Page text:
The blessed CTRL+Z is one of the most useful shortcuts ever. Its origin remains a mystery

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If you make a mistake doing something on the computer, nothing happens. You give Ctrl + Z and problem solved. This shortcut, one of the most widespread along with copy and paste, has become a true blessing in our daily lives. The curious thing is that while the creator of the latter is known, the origin of Ctrl+Z is more diffuse.

Blessed ‘Undo’ or ‘Undo’. The English term (pronounced ‘walked‘) is already an old acquaintance of all kinds of operating systems and applications, and has become an almost obligatory option in any modern application, and its blessed shortcut (Ctrl+Z on Windows and Linux, Command+Z on macOS) saves many uncomfortable situations and is one of the most useful and used in our day to day.

No one knows who created it. Larry Tesler, who died in 2020, was the creator of the copy and paste functions (Ctrl-C / Ctrl V on Windows and Linux), but the origin of ‘Ctrl-Z’ is somewhat uncertain. According to Wikipediathe first use One of this ‘Undo’ features was the File Retrieval and Editing System (FRESS), a hypertext editor developed in 1968 at Brown University by Andries van Dam and some of his students, such as Bob Wallace. It is not very clear how the idea arose, but from there the proposal was gaining strength.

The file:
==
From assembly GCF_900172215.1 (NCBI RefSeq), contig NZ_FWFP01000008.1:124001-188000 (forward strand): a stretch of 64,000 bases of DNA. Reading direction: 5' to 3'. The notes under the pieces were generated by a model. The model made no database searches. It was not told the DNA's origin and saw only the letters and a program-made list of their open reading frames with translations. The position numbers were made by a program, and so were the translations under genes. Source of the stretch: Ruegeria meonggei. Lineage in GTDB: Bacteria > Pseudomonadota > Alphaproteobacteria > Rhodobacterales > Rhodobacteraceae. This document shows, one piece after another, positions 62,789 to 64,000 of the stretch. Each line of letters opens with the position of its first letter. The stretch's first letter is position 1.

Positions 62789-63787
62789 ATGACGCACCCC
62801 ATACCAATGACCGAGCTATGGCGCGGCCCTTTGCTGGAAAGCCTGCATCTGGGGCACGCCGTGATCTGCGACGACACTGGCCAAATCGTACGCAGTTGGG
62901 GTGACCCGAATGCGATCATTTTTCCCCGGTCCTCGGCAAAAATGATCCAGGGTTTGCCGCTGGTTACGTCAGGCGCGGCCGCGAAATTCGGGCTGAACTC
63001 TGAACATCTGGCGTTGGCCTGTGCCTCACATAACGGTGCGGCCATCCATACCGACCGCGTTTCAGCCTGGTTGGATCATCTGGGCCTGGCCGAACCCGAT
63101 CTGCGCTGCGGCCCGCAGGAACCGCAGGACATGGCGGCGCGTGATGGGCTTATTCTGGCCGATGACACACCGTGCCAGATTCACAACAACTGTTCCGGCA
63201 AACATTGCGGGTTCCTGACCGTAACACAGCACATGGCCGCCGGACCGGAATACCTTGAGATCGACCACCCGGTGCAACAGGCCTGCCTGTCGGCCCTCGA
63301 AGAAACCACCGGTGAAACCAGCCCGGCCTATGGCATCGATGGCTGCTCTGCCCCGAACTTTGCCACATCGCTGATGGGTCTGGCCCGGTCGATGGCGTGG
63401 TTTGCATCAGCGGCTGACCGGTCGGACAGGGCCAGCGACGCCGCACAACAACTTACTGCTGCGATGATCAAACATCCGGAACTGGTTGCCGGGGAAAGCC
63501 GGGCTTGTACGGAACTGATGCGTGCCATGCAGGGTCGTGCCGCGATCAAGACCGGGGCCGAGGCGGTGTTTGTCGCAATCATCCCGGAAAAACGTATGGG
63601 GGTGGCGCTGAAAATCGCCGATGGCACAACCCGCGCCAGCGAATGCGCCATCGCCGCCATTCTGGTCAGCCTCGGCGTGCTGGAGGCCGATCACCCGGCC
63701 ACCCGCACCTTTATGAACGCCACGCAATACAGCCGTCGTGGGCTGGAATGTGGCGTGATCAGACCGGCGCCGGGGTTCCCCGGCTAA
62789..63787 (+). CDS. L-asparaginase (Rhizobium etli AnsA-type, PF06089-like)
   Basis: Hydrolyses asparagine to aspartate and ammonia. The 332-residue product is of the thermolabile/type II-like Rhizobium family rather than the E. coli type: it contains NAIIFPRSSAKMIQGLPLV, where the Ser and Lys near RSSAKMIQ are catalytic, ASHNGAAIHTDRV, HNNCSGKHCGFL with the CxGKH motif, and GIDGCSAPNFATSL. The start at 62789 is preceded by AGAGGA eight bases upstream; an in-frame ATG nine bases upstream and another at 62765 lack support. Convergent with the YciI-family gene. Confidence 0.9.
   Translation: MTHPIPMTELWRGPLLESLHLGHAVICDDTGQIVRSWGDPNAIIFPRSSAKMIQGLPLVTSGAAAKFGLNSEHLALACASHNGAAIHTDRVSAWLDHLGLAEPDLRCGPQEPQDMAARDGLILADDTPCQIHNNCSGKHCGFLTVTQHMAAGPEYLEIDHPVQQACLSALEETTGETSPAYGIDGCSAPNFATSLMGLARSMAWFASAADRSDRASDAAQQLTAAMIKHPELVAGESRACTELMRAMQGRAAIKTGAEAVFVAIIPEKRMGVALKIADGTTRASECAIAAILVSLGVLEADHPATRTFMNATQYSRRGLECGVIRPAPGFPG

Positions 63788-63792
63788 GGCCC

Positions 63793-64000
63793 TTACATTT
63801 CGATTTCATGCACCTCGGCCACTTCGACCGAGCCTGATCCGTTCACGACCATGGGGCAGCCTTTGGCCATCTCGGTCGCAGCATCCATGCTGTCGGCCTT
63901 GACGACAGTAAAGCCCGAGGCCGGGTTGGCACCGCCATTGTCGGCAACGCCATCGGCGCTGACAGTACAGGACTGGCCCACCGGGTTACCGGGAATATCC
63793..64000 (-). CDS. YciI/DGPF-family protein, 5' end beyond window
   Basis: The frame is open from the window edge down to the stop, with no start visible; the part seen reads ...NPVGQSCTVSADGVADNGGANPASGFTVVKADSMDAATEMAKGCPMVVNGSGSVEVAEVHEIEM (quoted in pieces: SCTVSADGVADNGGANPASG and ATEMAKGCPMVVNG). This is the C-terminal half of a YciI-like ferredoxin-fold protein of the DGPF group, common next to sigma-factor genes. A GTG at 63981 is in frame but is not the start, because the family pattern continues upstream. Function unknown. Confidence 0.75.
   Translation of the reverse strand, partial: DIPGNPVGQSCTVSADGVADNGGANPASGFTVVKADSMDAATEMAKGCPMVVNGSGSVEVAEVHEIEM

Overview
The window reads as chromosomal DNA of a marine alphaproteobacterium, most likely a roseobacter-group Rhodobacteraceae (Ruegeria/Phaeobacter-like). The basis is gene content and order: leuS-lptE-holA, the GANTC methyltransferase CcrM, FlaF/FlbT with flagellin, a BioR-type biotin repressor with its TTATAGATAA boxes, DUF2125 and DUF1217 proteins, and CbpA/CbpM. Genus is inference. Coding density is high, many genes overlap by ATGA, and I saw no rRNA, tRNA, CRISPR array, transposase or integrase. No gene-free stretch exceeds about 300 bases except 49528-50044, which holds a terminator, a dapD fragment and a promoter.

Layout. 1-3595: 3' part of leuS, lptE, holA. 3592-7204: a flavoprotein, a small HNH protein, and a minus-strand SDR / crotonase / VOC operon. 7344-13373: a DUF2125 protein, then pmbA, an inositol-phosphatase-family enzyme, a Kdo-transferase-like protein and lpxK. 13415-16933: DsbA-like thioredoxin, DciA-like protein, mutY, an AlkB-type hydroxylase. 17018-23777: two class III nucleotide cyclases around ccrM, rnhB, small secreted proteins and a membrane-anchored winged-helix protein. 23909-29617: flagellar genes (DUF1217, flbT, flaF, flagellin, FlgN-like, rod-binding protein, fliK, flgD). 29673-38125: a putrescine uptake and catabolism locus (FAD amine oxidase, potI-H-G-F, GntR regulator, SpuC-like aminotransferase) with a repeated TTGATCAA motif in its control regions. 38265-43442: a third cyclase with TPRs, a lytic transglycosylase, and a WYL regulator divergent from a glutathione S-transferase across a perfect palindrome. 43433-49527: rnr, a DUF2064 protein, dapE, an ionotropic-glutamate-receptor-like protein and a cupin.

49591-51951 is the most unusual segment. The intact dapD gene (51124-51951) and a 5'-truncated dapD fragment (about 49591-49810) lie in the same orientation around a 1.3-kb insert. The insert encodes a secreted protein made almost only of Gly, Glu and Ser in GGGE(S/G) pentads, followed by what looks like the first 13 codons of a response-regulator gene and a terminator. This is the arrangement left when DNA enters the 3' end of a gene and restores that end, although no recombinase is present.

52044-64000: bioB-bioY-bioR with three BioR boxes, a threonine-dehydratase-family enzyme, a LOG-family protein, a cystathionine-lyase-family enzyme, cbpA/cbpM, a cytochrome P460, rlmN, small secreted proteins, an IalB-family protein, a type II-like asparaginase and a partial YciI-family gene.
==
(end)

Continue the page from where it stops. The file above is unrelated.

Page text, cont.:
Xerox PARC enters the scene. Xerox’s celebrated research lab was not only the birthplace of the graphical user interface: the obsession with usability advanced that concept as well. Xerox PARC’s Bravo publisher already had that ‘Undo’ option in 1974, and in 1976 two IBM engineers explained how “it would be very useful to allow users to ‘undo’ at least the immediately preceding command (by issuing some special ‘undo’ command). It was Xerox PARC that assigned the shortcut Ctrl-Z to that command, though who is not known made that particular decision.

Lisa. It is no accident what happened next. Larry Tesler, who worked at PARC between 1973 and 1980 – and thus gave birth to the concept of the ‘Undo’ function – was one of the people present during the famous visit of Steve Jobs in 1979. A year later he was working in the ambitious Apple Lisa, and together with another legend (Bill Atkinson) he promoted the integration of the ‘Undo’ command in the operating system.

Undo a thousand times. That first integration only allowed undo and redo (‘Redo’) only once, but in the 80s multiple levels for those commands would arrive. It was like traveling back in time in your work session, and it quickly became a very popular option.

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From UNIX and the Amiga to infinity and beyond. The EMACS editor for UNIX systems (Linux would take a few years to appear) was one of the first, while CygnusEd was the first editor to offer multiple levels of ‘undo’ and ‘redo’ for the Amiga. The rest, as they say, is history, and in fact the concept did not stop there, and was applied, for example, to other areas such as database management with ‘rollback’ or reversion’, and also to software version control.

Image: Manzana

If you make a mistake doing something on the computer, nothing happens. You give Ctrl + Z and problem solved.…

If you make a mistake doing something on the computer, nothing happens. You give Ctrl + Z and problem solved.…

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